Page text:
The crow and comfort

“I am so grateful that I get to bless them and to thank them and to say ‘well done’,” writes Rev Alex Sangster.

By Rev Alex Sangster

“Waaaa waaa waaa waaaaaaaaaaaaa.”

Crow comes with me to the funeral of my friend Margaret. Literally, he is there. He is always there. Crow hops on one claw.

Going to visit people who are dying is kind of part of the drill, like core business.
“Hatches, matches, dispatches – that’s what we do,” I was told by a professor at Theological Hall.

And so I do, I visit.

Sometimes there is fluid. Like tears and sweat and all the other outpourings that seep and flow and flood from our breaking bodies. Sometimes I hold hands or take off bras or remove sheets. Sometimes they vomit and apologise and weep and together we wipe and settle back.

Sometimes they are sleeping and part of my brain curses because I will have to come back and see them again and, actually, I am crazy busy and I don’t know how I will find the time before they die and then I feel dreadful because, when they finally open their eyes, I am so grateful that I get to bless them and to thank them and to say “well done”.

Other times they yell, while gripping my hand with such force that my blood starts thrumming and they sear me through with wild unseeing eyes and they beg me:

“Let me go.”

Like I am some kind of gatekeeper, like I can open a curtain, or a window, like the old Irish nurses used to do, to let the soul escape.

“Let me go! Let me go!” they plead, and I find their sight and hold their gaze, and say, “it’s ok, you can go now, you can go”.

But still they cry

“Let me go. Let me go.”

The hardest and the best are, of course, the parishioners who have become your friends – the ones you love and who love you too (which is against the Minister’s Code of Ethics, not the love part but the friendship part, but we all do it, and cannot help it, and we kind of don’t care what the rules say).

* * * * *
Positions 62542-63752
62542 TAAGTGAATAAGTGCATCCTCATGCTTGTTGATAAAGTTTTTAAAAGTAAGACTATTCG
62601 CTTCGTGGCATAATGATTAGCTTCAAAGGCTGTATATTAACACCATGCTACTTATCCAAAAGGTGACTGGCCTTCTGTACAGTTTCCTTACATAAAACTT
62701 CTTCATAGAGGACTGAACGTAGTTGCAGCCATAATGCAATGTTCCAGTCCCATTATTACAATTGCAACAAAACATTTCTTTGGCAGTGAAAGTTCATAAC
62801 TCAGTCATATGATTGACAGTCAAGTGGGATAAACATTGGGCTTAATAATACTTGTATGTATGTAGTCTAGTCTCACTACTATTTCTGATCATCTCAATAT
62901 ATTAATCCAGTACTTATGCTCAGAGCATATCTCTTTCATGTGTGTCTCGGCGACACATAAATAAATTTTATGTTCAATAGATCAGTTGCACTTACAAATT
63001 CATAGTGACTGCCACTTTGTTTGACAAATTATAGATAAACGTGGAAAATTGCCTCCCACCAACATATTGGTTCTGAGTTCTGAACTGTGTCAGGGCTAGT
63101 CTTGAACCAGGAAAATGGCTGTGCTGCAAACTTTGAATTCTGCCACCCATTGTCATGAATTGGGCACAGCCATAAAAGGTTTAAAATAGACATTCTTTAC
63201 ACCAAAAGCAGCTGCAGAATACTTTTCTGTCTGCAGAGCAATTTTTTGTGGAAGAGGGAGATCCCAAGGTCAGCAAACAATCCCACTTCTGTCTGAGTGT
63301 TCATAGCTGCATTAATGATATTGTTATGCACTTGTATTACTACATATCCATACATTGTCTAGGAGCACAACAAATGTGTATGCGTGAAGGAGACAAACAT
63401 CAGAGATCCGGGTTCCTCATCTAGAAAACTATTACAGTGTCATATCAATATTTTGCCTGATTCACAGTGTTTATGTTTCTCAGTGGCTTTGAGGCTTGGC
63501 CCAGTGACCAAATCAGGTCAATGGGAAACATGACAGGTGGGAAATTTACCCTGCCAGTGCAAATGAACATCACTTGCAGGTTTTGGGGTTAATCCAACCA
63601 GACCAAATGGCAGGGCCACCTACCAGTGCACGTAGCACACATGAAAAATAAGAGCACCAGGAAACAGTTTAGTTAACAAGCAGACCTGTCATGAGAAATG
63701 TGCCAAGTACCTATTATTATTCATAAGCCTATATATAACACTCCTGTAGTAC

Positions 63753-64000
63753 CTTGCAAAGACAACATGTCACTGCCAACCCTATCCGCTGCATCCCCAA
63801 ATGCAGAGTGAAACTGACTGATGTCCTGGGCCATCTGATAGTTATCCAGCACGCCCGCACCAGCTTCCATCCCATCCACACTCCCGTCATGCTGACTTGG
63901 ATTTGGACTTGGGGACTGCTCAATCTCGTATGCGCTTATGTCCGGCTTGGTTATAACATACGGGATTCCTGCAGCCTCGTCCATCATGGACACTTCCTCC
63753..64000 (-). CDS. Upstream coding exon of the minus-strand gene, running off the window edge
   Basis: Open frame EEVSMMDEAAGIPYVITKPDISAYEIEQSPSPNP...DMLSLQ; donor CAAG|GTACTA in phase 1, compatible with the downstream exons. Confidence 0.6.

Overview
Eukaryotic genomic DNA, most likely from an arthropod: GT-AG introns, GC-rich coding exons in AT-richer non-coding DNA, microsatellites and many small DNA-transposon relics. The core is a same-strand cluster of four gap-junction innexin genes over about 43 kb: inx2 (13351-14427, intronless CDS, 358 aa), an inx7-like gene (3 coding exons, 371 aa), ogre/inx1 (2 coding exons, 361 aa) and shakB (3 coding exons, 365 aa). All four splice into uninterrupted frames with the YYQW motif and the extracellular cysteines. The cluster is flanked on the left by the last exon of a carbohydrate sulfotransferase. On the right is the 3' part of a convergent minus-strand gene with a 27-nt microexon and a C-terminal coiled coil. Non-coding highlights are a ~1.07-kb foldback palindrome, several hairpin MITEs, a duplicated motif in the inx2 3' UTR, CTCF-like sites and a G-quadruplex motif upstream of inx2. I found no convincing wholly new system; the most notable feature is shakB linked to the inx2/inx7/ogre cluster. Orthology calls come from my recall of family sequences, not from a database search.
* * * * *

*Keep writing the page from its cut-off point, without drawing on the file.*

With my friend Margaret, I visit every few days and I watch her journey from the land of the living to the shadow place of the now, but not yet – and then, finally she is gone.

This is what I see: This visit, we drink tea and we talk about your funeral, you have it all prepared, the hymns carefully chosen, you tell me what you want and I promise you I will make it happen. You look me clear in the eyes and I begin to cry.

You squeeze my hand. Who is ministering to whom?

“Remember when I was about to give birth to Nushy?” I say.

“Remember how you knew that something was wrong? Remember how you rang?”

This next visit, the teacup is next to you, by the bed. It’s like a little fist, of polite resistance, held up, in the face of the grim reaper, the one who’s been biding his time, hanging out in the doorway.

Not yet, the cup seems to be saying.

Not yet.

Next visit – no cup, just you. Mouth open. Your teeth are out.

Your mouth too dry to put them in and what’s the point anyway. Your nightie is flannel and faded, but it smells like lavender, like all old ladies’ nighties. And it has been ironed, even now.

It is almost Ascension Day, the day that story tells us Jesus rises up, up, up, up.

In the old paintings, you can sometimes see his toes, dangling, at the top.

“Do you remember?” I say.

“How we used to laugh at this day and now your soul is floating away. You are going up too.”

We both want this, to be true.

This an excerpt from Rev Alex Sangster’s book, ‘do they make coffins that small?’, which is available through Coventry Press.

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